Tourism invitation with Island Spirit
“Despite my success and rich background of varied experiences, I always dreamed of opening my own restaurant. Mingling with tourists visiting Seychelles had shown me the kind of experiences they were seeking and in my next career move, I set about supplying exactly that.”
My story, the story of Jean Baptiste Hortere, is popularly known in Seychelles as Batista a young boy from a small village in Mahé, Seychelles’ principal island, who made good. I, Jean Baptiste Hortere, was born in 1953 and I started from humble beginnings in the small village of Takamaka in the rural south of Mahé, where I grew up in a family of four sisters and three brothers and where my parents worked on a coconut plantation.
I consider myself as someone who is in touch with the spirit of tourism, and with the kind of experience we should be offering our tourists. Perhaps it is because of my simple upbringing and the fact that I have had to work hard to achieve what I have, that for me there is no need to embellish the Seychelles experience. We are blessed with such natural beauty and wonderful and unique attributes that, in my opinion our tourism offerings need to flow from those things in the most direct and genuine way possible.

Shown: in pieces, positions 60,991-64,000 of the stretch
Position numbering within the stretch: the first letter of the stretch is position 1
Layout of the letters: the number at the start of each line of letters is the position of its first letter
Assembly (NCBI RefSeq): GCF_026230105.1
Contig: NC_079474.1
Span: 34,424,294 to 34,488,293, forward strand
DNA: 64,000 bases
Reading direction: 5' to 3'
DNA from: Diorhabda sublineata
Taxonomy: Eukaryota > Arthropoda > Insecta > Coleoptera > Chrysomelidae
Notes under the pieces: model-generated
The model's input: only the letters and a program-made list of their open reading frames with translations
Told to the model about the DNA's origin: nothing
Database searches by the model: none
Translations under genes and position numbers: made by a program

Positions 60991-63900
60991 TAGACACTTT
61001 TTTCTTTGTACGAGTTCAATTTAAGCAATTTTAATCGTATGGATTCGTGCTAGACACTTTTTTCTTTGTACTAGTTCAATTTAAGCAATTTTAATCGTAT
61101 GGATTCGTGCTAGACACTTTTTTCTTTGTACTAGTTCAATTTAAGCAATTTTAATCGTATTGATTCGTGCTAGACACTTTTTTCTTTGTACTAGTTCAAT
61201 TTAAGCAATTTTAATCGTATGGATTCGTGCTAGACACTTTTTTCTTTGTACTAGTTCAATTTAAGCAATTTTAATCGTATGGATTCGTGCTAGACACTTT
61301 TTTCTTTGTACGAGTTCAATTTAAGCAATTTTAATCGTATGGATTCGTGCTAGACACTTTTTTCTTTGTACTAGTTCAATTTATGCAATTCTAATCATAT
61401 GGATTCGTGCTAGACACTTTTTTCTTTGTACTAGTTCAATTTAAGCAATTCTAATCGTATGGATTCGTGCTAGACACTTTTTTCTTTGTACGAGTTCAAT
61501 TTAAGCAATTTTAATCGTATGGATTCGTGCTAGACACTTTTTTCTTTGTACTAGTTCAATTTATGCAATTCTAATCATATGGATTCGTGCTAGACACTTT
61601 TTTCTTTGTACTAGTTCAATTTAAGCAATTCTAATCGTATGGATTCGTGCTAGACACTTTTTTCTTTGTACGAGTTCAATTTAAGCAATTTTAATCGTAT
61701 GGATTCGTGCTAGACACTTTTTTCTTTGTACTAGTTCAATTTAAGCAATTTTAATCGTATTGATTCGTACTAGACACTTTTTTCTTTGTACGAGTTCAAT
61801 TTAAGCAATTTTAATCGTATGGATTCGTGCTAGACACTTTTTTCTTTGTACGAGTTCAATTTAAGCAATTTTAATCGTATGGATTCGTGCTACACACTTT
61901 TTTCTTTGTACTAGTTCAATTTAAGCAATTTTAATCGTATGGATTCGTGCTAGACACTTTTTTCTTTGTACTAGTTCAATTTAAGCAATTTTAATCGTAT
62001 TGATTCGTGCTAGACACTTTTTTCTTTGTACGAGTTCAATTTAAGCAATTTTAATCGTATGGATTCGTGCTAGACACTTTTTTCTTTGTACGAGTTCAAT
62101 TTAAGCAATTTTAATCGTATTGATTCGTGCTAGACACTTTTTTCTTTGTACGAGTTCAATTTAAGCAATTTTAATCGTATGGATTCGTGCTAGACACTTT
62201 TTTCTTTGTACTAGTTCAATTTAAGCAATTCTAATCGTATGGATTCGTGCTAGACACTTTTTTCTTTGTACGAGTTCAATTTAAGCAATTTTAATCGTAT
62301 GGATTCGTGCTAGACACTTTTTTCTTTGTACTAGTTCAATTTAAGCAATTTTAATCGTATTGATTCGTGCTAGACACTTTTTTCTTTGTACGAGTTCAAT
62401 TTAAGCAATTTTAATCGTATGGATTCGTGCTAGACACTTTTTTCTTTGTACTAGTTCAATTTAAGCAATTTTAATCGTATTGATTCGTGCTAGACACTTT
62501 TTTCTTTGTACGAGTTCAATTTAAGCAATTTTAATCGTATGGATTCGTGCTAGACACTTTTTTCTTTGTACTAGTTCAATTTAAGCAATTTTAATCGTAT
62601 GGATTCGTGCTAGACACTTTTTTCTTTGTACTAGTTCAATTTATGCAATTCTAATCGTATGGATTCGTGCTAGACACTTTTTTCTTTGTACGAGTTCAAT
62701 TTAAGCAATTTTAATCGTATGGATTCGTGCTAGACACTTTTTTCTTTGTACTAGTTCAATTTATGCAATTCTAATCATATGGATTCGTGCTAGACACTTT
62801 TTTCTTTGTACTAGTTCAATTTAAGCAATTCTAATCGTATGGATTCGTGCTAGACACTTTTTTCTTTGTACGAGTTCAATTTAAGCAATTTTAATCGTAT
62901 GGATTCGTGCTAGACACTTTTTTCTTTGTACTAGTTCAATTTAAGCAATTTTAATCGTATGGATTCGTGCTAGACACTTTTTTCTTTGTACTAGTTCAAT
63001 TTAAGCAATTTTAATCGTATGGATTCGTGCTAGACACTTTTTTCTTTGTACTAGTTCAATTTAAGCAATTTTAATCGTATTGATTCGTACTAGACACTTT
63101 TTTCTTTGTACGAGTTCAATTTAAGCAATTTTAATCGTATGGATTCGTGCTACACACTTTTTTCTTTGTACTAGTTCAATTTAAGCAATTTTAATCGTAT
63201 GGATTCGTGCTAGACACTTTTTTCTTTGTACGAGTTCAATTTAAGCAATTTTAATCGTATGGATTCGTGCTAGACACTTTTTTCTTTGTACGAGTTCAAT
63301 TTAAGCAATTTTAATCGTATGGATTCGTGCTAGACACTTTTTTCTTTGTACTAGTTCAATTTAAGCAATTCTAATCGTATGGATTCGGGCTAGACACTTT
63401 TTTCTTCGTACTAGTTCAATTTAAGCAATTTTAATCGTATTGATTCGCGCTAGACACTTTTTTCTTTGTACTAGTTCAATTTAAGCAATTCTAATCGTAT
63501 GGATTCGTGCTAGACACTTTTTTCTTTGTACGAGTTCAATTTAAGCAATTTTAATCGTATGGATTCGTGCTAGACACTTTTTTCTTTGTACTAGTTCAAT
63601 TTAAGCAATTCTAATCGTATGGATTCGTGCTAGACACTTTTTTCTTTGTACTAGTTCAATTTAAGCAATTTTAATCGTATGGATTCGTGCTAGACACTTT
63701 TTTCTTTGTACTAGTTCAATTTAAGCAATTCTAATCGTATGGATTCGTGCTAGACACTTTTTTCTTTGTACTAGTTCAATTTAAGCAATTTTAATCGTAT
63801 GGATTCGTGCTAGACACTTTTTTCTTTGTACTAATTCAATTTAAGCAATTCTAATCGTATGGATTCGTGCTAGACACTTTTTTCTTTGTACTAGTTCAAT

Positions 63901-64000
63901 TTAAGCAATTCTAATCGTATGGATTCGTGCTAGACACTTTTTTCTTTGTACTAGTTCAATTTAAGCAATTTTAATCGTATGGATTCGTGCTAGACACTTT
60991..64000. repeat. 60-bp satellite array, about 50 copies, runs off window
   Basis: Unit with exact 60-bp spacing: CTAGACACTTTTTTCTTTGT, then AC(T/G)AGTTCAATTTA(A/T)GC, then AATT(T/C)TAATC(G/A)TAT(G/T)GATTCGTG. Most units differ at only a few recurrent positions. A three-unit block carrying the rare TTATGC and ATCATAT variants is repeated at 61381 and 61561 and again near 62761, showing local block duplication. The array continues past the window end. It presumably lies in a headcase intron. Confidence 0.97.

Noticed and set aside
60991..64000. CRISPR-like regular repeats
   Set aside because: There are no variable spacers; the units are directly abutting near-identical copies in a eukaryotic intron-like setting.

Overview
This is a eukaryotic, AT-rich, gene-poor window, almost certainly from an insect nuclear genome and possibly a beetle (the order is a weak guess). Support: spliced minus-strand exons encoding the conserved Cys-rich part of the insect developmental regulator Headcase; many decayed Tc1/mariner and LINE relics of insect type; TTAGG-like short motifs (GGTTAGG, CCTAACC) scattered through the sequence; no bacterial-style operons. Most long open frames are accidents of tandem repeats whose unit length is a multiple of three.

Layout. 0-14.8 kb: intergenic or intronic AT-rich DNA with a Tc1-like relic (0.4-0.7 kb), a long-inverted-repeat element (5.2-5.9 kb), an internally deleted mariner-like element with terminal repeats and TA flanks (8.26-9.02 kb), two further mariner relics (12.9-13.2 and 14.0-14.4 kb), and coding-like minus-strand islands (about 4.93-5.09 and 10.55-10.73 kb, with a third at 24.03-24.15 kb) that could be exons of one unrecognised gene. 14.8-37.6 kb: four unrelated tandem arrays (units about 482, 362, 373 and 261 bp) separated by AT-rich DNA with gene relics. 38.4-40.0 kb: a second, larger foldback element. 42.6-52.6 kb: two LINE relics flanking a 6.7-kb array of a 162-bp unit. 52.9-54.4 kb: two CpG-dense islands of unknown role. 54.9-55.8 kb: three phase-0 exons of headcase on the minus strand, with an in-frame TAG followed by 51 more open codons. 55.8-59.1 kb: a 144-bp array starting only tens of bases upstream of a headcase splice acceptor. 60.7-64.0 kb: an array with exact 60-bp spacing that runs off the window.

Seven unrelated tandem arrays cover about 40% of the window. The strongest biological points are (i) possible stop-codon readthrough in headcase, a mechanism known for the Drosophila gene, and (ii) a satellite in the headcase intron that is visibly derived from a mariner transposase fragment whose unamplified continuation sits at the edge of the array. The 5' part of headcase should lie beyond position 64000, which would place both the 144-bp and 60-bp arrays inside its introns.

That was the inspiration behind my decision to start small – grilling fish caught in my own fish traps for tourists in true Seychellois island-style. First, I would bring the fish to shore and clean them on the nearby granite rocks adorning this magnificent strand before serving them to my clients in banana leaves with a side-salad of palmist, the heart of the coconut palm, and a serving of coconut water.
As for the future? I hope to be able to carry on providing a soulful service which introduces my clients to the very best that our islands have to offer: fine Seychellois Creole cuisine served against a backdrop of awesome natural beauty and genuine hospitality. My dream continues to come true and I hope I can keep living it for a long time to come.
Jean Baptiste Hortere, Seychelles